--Simulate a dirty shutdown of instance SHUTDOWN WITH NOWAIT GO
Now that SQL Server has stopped, we need to restart it by going to SQL Configuration Manager, Right Click on the SQL instance and Click Start.
With SQL Server running successfully and all databases ONLINE, including CrashRecoverySimulator. You can check database state with the code below.
--Get query result of databases and their state select name,state_desc from sys.databases order by name
Now let’s query the CRS table and see if the UPDATE we performed in the running transaction is available.
--Use it Use CrashRecovery Go --The transaction was rolled back SELECT * FROM CRS Go
The UPDATE statement was rolled back hence the data in ColA still remains the same.
Logging serves a provision for a variety of operations in SQL Server. There are so many reasons as to why logging is vital in any RDMS. A few are presented below:
The majority of these uses of logging involve a mechanism called recovery. Recovery is the procedure of having the changes found in log records restated or reverted in the database. Recovery has three phases: analysis, redo and undo. Database is completely accessible only after all three phases of recovery has completed. There is a feature in the enterprise edition called FAST recovery which allows the database to come online after REDO phase. Aside this, all these phases are required to happen before database can be in a consistent state.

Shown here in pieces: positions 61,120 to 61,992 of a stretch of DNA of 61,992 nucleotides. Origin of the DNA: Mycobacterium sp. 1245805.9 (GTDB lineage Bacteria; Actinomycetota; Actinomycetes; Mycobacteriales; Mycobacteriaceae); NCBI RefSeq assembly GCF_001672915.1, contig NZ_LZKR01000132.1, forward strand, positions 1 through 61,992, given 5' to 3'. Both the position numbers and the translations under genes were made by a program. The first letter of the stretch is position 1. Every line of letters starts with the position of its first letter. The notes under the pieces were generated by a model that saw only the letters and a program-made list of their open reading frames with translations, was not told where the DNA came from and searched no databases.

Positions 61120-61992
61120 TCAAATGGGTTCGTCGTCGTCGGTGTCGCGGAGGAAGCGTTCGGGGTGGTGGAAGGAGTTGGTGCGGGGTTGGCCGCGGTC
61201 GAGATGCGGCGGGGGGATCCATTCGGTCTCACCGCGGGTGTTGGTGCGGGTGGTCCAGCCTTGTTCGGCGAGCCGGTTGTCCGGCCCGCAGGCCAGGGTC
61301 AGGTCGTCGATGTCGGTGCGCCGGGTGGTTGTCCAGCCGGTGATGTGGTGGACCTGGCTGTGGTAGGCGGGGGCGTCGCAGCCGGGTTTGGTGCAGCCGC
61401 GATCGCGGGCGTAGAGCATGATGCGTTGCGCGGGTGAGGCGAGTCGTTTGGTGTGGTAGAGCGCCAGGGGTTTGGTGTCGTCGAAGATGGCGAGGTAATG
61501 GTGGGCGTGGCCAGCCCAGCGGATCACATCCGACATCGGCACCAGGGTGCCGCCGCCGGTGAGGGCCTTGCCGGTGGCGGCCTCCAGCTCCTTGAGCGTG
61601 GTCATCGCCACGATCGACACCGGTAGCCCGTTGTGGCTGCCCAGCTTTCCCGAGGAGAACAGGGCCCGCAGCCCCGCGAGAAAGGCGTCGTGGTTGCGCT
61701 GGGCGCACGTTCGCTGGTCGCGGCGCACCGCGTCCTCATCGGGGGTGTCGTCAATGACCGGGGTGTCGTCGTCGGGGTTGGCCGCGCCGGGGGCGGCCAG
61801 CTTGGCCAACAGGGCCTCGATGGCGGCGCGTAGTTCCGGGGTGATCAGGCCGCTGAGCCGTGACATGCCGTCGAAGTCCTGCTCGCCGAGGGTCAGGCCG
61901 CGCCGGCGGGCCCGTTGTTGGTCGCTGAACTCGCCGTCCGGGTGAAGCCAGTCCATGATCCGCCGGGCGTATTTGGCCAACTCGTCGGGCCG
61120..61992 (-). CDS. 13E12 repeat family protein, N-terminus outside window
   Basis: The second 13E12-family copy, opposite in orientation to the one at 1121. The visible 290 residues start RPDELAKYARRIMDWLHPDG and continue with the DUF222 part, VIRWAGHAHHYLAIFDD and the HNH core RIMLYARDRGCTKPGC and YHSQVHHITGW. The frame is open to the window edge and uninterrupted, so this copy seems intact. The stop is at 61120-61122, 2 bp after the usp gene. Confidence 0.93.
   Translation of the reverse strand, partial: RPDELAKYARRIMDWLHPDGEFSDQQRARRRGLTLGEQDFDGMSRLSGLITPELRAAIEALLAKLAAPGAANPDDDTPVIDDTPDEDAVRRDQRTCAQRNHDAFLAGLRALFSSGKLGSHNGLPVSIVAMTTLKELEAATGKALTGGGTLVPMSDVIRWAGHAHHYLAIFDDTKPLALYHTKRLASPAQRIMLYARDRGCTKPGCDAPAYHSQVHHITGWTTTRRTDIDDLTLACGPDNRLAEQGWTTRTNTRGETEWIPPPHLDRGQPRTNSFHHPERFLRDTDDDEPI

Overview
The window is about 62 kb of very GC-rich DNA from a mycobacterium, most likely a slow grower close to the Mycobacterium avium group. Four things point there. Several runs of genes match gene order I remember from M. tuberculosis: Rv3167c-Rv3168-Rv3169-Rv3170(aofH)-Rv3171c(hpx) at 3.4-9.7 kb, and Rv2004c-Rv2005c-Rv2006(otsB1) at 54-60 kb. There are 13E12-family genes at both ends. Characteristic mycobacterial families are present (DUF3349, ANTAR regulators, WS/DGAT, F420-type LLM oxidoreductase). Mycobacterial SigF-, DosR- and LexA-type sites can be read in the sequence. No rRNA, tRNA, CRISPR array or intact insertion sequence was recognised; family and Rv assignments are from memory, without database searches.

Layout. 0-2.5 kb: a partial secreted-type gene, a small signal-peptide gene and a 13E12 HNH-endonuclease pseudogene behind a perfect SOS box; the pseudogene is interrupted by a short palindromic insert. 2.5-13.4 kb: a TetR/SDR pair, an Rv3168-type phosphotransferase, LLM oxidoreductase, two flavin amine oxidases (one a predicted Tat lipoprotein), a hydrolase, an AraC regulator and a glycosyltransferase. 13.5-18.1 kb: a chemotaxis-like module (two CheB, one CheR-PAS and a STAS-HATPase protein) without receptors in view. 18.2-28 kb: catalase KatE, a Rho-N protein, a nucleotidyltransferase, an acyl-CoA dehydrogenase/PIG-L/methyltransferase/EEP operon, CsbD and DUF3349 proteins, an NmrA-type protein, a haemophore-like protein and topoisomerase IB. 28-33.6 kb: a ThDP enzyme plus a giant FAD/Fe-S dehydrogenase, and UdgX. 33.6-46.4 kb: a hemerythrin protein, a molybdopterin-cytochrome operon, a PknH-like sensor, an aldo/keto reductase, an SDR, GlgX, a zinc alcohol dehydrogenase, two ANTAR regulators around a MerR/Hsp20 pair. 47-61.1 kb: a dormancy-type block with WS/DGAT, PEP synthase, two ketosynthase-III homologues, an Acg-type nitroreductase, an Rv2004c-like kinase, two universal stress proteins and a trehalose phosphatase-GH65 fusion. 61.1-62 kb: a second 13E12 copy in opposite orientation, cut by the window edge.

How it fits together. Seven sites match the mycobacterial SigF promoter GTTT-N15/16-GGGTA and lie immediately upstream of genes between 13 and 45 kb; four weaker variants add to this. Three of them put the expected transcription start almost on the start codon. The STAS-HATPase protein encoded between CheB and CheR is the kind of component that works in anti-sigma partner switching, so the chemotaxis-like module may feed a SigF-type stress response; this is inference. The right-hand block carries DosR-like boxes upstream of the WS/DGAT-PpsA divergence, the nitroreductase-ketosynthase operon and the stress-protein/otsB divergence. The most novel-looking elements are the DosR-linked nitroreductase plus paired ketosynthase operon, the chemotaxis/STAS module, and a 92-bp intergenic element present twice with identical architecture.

Replaying log records is called the REDO (or roll forward) phase of recovery. Reverting log records is called the UNDO (or roll back) phase of recovery. In other words, recovery will make sure that a transaction and all its constituent log records are either redone or undone.
The simple form of recovery is when a single transaction is canceled, in which case it is undone and there is no net effect on the database. The most complex form is crash recovery—when SQL Server crashes (for whatever reason) and the transaction log must be recovered to bring the database to a transactionally consistent point. This means that all transactions that were committed at the time of the crash must be rolled forward to ensure their effects are persisted in the database. And all in-flight transactions that had not committed at the time of the crash must be rolled back to ensure their effects are not persisted in the database.
This is because there is no facility for a transaction in SQL Server to continue after a crash. Thus, if the effects of a partially complete transaction were not rolled back, the database would be left in an inconsistent state (possibly even structurally corrupt, depending on what the transaction was in the middle of doing). (Randal, 2009)